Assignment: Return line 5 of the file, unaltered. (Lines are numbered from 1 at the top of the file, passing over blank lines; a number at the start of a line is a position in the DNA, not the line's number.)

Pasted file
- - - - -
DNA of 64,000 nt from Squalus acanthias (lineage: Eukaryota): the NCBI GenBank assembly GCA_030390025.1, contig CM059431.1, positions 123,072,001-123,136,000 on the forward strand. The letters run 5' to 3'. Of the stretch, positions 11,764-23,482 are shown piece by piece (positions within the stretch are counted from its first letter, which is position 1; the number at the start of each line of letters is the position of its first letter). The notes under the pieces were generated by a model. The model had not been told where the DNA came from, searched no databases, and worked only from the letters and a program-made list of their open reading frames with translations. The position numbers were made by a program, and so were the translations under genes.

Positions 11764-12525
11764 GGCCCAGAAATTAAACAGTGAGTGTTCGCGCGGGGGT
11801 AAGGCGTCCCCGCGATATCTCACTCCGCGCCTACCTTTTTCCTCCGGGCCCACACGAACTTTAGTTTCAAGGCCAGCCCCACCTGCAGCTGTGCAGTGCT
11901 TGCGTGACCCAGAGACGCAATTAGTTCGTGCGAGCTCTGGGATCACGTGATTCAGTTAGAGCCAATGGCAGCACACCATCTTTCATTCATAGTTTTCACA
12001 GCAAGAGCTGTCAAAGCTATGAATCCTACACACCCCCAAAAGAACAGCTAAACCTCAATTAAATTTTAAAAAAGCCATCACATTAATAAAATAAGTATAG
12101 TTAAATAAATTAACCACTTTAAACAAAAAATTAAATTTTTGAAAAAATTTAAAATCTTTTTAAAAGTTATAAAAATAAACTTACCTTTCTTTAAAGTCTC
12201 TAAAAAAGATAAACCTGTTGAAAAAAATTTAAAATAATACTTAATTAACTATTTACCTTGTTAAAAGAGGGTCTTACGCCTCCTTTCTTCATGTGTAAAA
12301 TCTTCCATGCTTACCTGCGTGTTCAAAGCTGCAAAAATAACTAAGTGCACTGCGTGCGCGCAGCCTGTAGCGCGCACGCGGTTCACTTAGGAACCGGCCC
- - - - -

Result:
11901 TGCGTGACCCAGAGACGCAATTAGTTCGTGCGAGCTCTGGGATCACGTGATTCAGTTAGAGCCAATGGCAGCACACCATCTTTCATTCATAGTTTTCACA